When this book first came out, I kept seeing the hard cover everywhere with its very striking image of white blossoms and a black background. It kind of had the look of a romance novel, so I hadn't tried it. My friend Kathryn read and loved it, and that had landed it on my to-read list, but I hadn't gotten around to it. I was happy to do so when it ended up in my mail, because
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Brandice
May 05, 2018 rated it really liked it
I love flowers although my knowledge of them is fairly limited, and I really liked this story, where flowers played a central role.

The Language of Flowers is a story about Victoria, now a young woman, who was recently emancipated from the court system at 18. She struggles with feelings of abandonment and low self-esteem, as a result of a series of events from her past, stemming from growing up as an orphan. She lives in San Francisco and works in a flower shop. She has no friends, limited relat
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jesse
Mar 12, 2011 rated it it was amazing
Shelves: own, read-in-german
4.75/5

Flowery book jacket

edit: being made into movie

"for eight years i dreamed of fire. trees ignited as i passed them, oceans burned. the sugary smoke settled in my hair as i slept, the scent like a cloud left on my pillow as i rose. even so, the moment my mattress started to burn, i bolted awake. the sharp, chemical smell was nothing like the hazy syrup of my dreams; the two were as different as indian and carolina jasmine, separation and attachment. they could not be confused.

standing in the middle of th
...more
Justin Tate
Jan 17, 2018 rated it it was ok
I’m probably not the target audience for this book, but I’m not NOT the right audience. Thematically it reminded me a lot of Kitchens of the Great Midwest which I thought was superb.

The writing wasn’t bad, the pacing wasn’t a slog. Maybe I just wasn’t in the mood for another orphan story. Seems like every book has an orphan in it these day. Why? Are we in the midst of a global identity crisis? Maybe it’s just one of those random trends, like every novel having “Girl” in the title nowadays.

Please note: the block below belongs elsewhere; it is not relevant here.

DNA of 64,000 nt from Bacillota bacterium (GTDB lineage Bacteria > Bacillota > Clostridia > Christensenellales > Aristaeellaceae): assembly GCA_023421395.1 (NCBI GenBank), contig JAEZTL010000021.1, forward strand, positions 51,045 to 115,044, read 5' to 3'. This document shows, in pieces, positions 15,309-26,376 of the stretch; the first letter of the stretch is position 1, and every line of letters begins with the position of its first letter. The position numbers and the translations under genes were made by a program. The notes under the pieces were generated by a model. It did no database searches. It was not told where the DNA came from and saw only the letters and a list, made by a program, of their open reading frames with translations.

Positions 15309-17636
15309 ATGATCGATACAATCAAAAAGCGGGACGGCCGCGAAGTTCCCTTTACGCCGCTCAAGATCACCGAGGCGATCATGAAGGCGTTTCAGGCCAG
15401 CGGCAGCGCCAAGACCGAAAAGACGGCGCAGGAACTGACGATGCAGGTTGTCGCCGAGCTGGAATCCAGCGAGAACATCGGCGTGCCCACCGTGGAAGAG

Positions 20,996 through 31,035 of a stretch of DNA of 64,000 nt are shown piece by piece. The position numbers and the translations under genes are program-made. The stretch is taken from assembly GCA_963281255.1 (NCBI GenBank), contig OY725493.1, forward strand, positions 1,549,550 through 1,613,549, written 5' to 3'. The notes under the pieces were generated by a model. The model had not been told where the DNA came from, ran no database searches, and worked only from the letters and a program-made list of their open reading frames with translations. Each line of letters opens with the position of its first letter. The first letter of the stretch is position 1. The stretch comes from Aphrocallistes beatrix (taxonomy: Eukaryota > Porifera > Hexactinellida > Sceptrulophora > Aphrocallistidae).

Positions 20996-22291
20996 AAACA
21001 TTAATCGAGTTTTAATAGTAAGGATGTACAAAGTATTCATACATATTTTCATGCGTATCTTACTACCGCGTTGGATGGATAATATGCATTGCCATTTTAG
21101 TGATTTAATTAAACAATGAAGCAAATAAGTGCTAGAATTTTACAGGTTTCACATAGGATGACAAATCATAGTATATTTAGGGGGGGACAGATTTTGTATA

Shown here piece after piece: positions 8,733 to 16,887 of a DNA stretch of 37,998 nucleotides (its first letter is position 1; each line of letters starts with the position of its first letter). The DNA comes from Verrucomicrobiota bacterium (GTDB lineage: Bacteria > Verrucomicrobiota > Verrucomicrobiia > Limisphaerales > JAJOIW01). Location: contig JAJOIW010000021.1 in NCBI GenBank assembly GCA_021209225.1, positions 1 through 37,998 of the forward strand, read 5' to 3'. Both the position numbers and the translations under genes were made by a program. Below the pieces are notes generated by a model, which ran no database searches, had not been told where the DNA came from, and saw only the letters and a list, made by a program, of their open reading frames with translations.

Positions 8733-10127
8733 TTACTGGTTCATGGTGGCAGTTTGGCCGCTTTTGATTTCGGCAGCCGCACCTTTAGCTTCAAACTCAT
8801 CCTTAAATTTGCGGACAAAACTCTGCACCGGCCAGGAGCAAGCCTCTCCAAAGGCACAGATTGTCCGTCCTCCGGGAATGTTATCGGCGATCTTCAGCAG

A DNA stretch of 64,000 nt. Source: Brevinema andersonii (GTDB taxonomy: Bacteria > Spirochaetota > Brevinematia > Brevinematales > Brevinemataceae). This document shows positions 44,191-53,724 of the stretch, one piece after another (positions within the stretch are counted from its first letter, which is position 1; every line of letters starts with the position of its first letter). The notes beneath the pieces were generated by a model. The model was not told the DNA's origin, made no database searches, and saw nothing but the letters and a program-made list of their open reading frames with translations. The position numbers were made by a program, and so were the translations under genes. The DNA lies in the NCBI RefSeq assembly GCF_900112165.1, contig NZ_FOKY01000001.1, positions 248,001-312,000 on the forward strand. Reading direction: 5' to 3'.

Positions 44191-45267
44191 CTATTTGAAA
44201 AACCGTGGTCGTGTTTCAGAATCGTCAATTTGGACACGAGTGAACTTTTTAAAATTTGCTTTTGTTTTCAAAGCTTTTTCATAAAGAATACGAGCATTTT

Anyway
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Jen
Aug 27, 2014 rated it really liked it
Orphaned at a young age, Victoria has been moved to different foster homes, rebelling with angry outbursts and never in one place long enough to establish any solid relationships. At the age of 10, she is taken in by a woman who teaches her the language of flowers and what each flower means. Through these teachings, Victoria is able to start positively communicating. However, when the relationship is threatened, she reverts back to behaviour that will cost her the safe haven she has found and sh ...more
Margitte
Imagine a little baby as the seed of beautiful flower who travels from birth to fruition through orphanages, group homes, foster care and the social system of America, never falling in fertile soil to take route and thrive? But then, as destiny would have it, Victoria Jones lands on a flower and vineyard farm in California where the secrets of the Victorian Floriography of the plants is revealed to this girl who only understood the human language of rejection and unworthiness to be loved. She cl ...more
B the BookAddict
Feb 20, 2014 rated it liked it
Recommended to B the BookAddict by: Angela
Shelves: fiction

This child, this self-admitted odd-bod, Victoria has been in the foster system since birth. Ask her who her parents are and she will say the Foster System. At age ten, she has been in thirty-nine different foster homes. She is used to, at a moment's notice, being removed or rejected by her foster parents. She travels light, everything she owns is in a small canvas bag which includes her Dictionary of Flowers. The story is told in two sequences of time; when she is ten, going to a new foster home
...more
Angela M
Nov 01, 2013 rated it really liked it


I've always believed that giving flowers meant something . I knew that red roses meant love and somewhere along the line I learned that Baby's Breath , almost always in a bride's bouquet signified everlasting love . However, that was the extent of my knowledge of the meaning of flowers , originating in the Victorian era - until I read this book . Do flowers speak to us in this way ? I really don't know but it's nice to think so and the author has creatively wrapped this language around this stor
...more
Patty
Oct 25, 2015 rated it it was amazing
Moss doesn't have any roots, but it grows anyway, without any roots. That's what this book is about the roots that we have in our lives, or don't have. Who was your mother, what were her traits, where do you fit in, where did you come from, who are you connected to, your roots.